What I Like: I greatly appreciate the concept. What I like the most is the parent guide at the beginning of the book. This part (5 pages long) grounds parents in the need for these conversations and equips them to initiate the conversations without being extremely uncomfortable. There is bound to be some discomfort, but thanks to this guide, it doesn't have to be severe. I also like the illustrations. The artist did a fantastic job with a sensitive topic by keeping the focus on the faces even when other body parts were visible.
What I Dislike: The content may be too thorough. I want my kids to have correct information, but I fear the repercussions of them sharing this information with their friends, which is bound to happen with preschoolers. They repeat everything and not always accurately! I'm not sure they need this much at this age. I think the same concepts can be taught without so many specific details. Also, this book caters to traditional families. Children with single parents or other nontraditional guardians may come away with more questions than answers.
Overall Rating: Very Good, but not for every family.
Age Appeal: 3-5
Publisher Info: NavPress, 2005; ISBN: 0891098437; Paperback; $9.99
Buy it Now from for $7.99!
You may also purchase the entire series (four children's books ranging from ages 3 to 14) for $31.96.
Or buy this book at for $9.99.
Special Info: While my feelings are mixed about the children's books in this series, I STRONGLY recommend the adult companion: How and When to Tell Your Kids About Sex. It is a wonderful help in shaping our children's character and increasing their chances for victory in handling their sexuality wisely. You can purchase this book from for $15.99 or from for $14.95.


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Kristina said...

I have to disagree with Tanya on this one. I think this book is excellent and has just the right amount of information. What is "too much" information?

It's fantastic to have a book that - unlike most books on sexual education - presents a biblical view of sexuality. The authors do a great job of satisfying my preschooler's questions about her body and other peoples' bodies without going into too much detail. They use the proper words ("vagina," "penis," and on the page about feeding the baby, "breasts") but don't go into detail about what those parts of the body are or what they look like; if your child asks for more information, it's not too difficult give him or her an age appropriate reply. (And I'd much rather my kids use the correct terminology than slang.)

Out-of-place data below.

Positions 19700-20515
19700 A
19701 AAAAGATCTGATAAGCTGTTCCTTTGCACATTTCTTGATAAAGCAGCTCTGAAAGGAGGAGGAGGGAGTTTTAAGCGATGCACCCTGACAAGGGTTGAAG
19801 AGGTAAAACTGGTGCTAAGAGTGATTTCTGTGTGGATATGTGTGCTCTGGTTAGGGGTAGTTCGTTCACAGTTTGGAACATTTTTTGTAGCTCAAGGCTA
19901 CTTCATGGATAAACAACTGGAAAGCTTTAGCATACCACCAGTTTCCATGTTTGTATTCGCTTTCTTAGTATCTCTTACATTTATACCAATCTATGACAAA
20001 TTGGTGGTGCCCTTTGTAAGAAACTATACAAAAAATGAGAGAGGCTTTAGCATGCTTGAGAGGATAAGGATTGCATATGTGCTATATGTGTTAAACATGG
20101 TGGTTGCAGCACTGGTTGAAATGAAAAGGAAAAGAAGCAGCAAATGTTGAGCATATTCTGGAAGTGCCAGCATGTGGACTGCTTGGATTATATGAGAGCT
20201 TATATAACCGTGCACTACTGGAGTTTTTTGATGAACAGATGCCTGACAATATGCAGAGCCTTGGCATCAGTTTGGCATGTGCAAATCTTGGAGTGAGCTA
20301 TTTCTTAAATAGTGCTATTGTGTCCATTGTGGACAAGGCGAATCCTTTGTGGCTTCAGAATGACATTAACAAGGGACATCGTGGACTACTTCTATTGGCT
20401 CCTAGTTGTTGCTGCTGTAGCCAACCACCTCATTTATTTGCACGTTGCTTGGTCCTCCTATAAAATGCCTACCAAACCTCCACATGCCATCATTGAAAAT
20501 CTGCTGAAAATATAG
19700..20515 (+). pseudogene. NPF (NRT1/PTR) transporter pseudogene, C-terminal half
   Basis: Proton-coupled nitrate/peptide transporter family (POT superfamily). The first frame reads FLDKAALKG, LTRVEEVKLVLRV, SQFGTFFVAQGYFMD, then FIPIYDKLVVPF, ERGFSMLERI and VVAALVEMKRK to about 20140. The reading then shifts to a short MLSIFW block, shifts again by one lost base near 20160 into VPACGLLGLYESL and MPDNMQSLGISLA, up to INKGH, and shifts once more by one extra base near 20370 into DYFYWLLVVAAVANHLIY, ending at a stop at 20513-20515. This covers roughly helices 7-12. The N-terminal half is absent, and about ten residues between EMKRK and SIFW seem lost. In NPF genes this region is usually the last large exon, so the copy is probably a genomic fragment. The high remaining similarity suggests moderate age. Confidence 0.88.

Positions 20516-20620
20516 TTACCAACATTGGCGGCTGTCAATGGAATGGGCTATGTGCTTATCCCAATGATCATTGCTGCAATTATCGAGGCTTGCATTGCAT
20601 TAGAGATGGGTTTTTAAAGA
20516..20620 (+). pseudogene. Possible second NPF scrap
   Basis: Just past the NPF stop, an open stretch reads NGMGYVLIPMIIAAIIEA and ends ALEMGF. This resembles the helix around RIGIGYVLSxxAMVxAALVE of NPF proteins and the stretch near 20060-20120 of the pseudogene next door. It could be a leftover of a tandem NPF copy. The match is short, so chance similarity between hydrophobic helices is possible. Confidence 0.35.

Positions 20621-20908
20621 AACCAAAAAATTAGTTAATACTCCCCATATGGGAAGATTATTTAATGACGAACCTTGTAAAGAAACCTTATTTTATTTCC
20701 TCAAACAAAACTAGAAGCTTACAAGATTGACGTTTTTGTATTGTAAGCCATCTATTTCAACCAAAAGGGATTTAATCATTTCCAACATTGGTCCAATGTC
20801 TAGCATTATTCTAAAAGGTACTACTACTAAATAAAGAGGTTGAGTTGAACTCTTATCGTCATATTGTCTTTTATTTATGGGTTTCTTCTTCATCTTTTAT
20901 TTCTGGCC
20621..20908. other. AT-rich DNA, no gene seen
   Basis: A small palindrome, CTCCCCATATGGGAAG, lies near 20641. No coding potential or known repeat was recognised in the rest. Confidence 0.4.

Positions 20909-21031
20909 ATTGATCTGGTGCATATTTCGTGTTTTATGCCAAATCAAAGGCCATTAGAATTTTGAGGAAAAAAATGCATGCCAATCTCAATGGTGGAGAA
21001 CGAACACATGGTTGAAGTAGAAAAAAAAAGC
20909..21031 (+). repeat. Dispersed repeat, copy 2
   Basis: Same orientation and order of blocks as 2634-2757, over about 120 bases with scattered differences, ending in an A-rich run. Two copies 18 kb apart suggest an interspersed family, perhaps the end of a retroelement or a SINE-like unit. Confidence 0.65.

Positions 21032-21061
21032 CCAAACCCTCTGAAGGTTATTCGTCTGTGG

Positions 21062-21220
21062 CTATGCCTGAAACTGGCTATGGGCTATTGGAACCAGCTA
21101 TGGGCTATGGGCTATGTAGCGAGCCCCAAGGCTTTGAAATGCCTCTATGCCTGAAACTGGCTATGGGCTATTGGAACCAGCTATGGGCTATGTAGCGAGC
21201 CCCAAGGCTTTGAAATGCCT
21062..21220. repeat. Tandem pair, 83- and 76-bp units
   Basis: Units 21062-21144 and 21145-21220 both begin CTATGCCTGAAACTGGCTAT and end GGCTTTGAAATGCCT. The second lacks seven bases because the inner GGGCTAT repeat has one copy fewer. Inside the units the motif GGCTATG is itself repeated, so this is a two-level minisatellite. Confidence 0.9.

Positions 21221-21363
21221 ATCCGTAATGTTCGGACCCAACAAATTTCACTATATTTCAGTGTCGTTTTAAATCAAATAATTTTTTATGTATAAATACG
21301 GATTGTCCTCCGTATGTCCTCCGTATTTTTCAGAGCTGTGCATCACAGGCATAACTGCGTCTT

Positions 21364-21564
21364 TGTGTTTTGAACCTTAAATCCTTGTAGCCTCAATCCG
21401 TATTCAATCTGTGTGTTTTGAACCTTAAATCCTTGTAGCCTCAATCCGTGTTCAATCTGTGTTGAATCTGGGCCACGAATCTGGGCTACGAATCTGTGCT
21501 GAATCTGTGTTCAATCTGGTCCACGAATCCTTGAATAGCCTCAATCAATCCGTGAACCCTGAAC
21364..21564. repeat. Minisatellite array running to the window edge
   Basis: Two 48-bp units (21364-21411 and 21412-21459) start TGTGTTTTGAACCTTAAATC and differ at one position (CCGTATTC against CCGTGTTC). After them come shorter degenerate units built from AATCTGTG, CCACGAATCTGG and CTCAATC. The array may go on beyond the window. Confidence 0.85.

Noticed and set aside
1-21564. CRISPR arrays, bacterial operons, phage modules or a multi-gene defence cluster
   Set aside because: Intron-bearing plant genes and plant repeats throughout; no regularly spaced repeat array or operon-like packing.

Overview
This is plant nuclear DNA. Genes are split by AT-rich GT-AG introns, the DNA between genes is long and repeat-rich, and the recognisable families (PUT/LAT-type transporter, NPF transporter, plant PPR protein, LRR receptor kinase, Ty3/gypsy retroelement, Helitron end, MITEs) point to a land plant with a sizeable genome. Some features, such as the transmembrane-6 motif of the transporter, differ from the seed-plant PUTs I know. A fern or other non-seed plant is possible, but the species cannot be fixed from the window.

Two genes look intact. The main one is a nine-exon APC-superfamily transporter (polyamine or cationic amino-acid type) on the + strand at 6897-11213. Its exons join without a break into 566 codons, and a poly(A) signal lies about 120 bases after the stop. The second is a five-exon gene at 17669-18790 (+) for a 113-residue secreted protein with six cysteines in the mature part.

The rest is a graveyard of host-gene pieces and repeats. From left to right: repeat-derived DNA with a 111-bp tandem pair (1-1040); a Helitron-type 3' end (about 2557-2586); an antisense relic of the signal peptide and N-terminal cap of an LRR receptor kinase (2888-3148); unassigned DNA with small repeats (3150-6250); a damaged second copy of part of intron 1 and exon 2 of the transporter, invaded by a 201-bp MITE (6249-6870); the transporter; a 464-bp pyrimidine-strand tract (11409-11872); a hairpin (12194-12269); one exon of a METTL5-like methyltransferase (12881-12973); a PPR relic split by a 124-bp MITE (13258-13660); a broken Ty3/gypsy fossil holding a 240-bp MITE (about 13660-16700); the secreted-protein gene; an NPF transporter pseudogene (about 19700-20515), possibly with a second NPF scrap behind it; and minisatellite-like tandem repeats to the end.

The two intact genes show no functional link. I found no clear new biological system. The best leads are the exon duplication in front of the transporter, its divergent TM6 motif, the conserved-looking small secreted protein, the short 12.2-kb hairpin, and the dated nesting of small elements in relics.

I also appreciate that adoption is mentioned, that C-sections are shown as a possible way to be born (although only breech birth is given as a reason for a C-section), and that unwelcome touching is discussed.

The illustrations by Joel Spector offer just enough detail, showing a baby in utero without looking like a textbook illustration, for example, or offering a view of a baby being born that is realistic, yet not at all graphic. (No private parts are exposed and the hospital setting is not scary.) Even when discussing C-sections, Spector remains tasteful, showing only a mother laying in a bed showing a small part of her tummy with a little red line on it) to her son.

I agree that no book of this nature can be all things to all people. Moms who are unable to breastfeed, for example, may wish bottle feeding was briefly mentioned. Single parents might feel left out, too. But remember: This book tries to present a "this is the way God ideally wants it to be" view of sex. Allow your child's curiosity to guide whether you veer off into sub-topics.